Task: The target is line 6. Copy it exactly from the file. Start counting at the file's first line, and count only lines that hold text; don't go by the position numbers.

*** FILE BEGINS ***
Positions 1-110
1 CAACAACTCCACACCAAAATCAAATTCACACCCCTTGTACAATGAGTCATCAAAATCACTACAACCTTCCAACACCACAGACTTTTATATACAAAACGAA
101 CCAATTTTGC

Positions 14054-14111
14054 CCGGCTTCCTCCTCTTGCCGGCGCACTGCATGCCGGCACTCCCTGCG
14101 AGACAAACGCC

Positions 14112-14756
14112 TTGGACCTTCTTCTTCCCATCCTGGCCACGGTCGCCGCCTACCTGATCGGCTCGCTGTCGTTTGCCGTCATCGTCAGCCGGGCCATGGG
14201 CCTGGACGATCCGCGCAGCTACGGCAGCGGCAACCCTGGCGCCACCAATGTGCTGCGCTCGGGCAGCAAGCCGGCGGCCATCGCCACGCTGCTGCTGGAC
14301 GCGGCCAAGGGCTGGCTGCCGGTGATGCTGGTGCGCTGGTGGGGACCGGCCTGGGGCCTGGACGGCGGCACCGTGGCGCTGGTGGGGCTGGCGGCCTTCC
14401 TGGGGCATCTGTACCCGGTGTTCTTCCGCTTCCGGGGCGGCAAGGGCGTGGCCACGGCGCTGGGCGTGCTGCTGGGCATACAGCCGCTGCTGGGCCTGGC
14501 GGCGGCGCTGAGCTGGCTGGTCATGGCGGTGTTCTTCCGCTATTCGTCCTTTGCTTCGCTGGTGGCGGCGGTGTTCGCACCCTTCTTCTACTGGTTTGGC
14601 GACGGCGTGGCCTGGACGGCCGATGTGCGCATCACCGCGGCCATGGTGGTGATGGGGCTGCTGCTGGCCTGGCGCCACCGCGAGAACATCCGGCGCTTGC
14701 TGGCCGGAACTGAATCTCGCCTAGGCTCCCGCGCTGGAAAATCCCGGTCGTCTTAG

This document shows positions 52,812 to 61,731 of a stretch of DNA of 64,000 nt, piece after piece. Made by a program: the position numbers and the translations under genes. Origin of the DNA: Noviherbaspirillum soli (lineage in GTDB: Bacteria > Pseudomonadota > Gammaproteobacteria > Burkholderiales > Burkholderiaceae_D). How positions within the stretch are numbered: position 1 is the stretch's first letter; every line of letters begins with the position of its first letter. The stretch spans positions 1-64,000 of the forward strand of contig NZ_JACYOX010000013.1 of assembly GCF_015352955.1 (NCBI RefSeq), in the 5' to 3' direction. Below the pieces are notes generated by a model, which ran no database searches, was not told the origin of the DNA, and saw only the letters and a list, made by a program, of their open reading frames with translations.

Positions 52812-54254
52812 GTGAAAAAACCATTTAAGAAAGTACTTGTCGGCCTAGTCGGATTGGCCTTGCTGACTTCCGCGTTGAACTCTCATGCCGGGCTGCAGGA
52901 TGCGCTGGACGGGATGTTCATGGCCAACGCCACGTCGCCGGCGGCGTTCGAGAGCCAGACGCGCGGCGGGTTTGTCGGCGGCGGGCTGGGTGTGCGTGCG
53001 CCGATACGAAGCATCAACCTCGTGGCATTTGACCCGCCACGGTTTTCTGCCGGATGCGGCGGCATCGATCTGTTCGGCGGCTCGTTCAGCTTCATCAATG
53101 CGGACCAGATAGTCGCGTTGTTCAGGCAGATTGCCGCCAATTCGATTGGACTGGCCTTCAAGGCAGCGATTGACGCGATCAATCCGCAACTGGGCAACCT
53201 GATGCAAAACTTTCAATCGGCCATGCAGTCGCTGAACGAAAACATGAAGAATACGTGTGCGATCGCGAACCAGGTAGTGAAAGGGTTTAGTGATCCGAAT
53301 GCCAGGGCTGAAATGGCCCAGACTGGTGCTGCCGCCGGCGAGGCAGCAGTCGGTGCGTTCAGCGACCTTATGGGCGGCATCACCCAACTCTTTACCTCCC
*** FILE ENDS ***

14101 AGACAAACGCC